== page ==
|Registration no.||603 279 667|
|Legal status||exists in a decentralized format|
|Headquarters||Washington, D.C., USA|
The Bitcoin Foundation was an American nonprofit corporation. It was founded in September 2012 in order to try to restore the reputation of Bitcoin after several scandals, and to try to promote its development and uptake. The organization was modeled on the Linux Foundation and was funded mainly through grants made by for-profit companies that depend on the bitcoin technology.
The foundation was formed in late 2012, after Bitcoin had earned a reputation for criminality and fraud, and was modeled on the Linux Foundation. The chairman of the board at the founding was Peter Vessenes.
Former lead Bitcoin developer Gavin Andresen was hired by the foundation as "chief scientist." In June 2013, the foundation received a letter from the California Department of Financial Institutions requesting that they "cease and desist from conducting the business of money transmission in this state," and again when it published their detailed response to the regulators. In November 2013, Patrick Murck, general counsel of the foundation, testified before a United States Senate committee convened to assess digital currencies, at which the reception of bitcoin by lawmakers was generally positive.
In January 2014, the foundation's vice-chairman, Charlie Shrem, was arrested for aiding and abetting the operation of an unlicensed money-transmitting business related to his role in assisting agents of the online marketplace Silk Road; he resigned later that month and pled guilty in September 2014.
In February 2014, Mark Karpeles, then CEO of the Mt. Gox exchange, resigned from the board after Mt. Gox lost 750,000 of its customer's bitcoins and went bankrupt, causing the value of bitcoin to crash; Executive chairman Peter Vessenes' business relationship to Karpeles has been described as inappropriate. Professor and author Mark T. Williams criticized the foundation's priorities, published an editorial in Business Insider that month, and wrote: "A Foundation of 'B' players has no business claiming it is a protector of a system that remains vulnerable and untrustworthy."
In March 2014, the foundation hired Jim Harper of the Cato Institute to help it deal with policy issues and the government with the title Global Policy Counsel, and also hired Amy Weiss of Weiss Public Affairs as a media consultant. In July 2014, the foundation retained a lobbying firm, Thorsen French Advocacy, to work for a favorable regulatory environment in the US for bitcoin. Some libertarian bitcoin advocates have criticized the organization's strategy of political lobbying and participation with federal regulators.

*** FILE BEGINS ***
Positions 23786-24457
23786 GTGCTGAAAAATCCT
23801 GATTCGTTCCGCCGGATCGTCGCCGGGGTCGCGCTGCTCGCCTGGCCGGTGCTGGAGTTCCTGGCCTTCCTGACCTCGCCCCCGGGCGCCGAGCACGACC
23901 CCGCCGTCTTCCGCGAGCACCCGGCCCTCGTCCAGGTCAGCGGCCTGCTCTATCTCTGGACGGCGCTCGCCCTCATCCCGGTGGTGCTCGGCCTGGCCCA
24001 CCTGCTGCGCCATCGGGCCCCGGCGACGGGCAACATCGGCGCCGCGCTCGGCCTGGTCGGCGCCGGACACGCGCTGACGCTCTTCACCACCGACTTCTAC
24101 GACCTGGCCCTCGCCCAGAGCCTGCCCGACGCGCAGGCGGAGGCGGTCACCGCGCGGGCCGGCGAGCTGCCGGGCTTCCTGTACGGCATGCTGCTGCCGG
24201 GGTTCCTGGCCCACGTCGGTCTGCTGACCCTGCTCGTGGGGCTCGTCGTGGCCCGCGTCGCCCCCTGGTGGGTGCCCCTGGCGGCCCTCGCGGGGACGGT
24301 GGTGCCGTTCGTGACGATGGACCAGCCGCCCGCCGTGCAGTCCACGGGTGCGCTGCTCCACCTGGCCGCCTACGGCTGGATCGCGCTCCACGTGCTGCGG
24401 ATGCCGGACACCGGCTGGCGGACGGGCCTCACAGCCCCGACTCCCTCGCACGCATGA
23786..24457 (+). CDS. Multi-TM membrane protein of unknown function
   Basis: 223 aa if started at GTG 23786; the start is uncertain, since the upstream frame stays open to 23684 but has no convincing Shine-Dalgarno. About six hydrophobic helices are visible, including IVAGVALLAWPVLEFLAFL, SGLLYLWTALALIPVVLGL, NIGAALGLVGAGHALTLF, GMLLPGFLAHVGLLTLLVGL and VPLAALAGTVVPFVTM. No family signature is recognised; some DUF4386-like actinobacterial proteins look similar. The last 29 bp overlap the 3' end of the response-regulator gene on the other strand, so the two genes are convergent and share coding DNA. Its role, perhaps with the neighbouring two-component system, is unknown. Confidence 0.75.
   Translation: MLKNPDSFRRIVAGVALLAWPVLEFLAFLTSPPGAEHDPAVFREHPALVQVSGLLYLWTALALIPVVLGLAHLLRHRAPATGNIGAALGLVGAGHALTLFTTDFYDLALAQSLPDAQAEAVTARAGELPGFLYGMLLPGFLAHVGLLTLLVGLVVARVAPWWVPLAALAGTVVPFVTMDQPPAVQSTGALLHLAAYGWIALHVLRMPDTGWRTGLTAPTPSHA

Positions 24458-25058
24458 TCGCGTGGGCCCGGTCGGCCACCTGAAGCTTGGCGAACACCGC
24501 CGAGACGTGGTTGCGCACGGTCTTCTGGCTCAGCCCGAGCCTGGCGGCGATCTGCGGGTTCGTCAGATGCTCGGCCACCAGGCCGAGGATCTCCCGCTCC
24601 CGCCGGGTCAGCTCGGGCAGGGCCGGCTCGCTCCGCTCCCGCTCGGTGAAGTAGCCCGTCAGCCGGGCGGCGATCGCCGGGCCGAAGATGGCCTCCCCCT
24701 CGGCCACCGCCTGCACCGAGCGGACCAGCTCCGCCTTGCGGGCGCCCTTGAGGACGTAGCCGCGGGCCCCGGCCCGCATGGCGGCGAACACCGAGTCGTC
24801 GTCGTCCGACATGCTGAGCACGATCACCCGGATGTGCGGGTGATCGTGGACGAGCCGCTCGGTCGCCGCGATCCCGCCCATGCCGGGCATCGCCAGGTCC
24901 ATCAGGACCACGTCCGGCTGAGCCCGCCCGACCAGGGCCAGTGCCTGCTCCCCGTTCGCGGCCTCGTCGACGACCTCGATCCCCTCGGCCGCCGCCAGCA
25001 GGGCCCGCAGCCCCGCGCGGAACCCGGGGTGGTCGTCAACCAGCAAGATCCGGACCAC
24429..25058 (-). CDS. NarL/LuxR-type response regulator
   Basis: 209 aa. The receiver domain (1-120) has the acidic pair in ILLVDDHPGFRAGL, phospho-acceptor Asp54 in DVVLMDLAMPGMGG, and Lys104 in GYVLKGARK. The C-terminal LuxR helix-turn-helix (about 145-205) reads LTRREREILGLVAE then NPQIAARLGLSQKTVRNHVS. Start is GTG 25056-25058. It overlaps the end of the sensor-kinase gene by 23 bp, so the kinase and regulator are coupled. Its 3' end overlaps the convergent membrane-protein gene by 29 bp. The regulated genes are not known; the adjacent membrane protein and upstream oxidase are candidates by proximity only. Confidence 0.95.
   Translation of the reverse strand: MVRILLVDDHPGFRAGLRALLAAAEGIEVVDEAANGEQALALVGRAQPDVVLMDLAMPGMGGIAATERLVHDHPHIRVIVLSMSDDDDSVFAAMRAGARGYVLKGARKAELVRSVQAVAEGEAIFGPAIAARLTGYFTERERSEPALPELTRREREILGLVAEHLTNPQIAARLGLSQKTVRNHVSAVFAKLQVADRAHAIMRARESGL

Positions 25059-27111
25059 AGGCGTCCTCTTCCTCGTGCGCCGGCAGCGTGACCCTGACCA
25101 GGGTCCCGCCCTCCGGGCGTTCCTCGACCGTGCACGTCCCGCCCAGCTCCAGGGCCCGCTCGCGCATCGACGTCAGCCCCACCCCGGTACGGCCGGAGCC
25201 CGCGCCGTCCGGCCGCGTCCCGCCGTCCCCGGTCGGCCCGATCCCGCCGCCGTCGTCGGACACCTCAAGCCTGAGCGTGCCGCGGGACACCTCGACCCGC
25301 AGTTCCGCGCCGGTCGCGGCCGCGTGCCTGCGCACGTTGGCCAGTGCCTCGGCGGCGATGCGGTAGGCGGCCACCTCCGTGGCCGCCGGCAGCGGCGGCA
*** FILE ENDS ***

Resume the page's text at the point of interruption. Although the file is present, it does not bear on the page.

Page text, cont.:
In May 2014, BTC China CEO Bobby Lee and venture capitalist Brock Pierce were appointed to the foundation's board of directors, filling vacancies left by the resignations of Shrem and Karpelès. 10 people resigned from the foundation due to allegations dating from 2000 that Pierce had pressured minors into sex at a company he had founded. Nine members of the foundation resigned following the May election, citing opposition to the appointments and the direction of the organization.
After the election, the foundation's directors included chairperson Peter Vessenes, Gavin Andresen, Bobby Lee, Micky Malka, Jon Matonis, Brock Pierce, and Elizabeth Ploshay. In October 2014, Jon Matonis resigned from his position of Executive Director of the Foundation, and at the end of the election cycle on 31 December 2014 stepped down from the group's board of directors.
In November 2014, Cody Wilson announced his run for a board seat, stating "I will run on a platform of the complete dissolution of the Bitcoin Foundation and will begin and end every single one of my public statements with that message."
In March 2015, Harper and Olivier Janssens, a founder of the Freedom Investment Group, were elected to the board
In July 2015, Janssens made a public announcement on both the foundation's online forum and Reddit concerning the near-term insolvency of the organization, which had been kept secret by the board. As a result of this and a lack of cash flow, various staff were terminated. Following disagreement over the future of the organization—Harper and Janssens having both cast votes to dissolve the Foundation—Harper resigned and Janssens was removed from the Board in December 2015.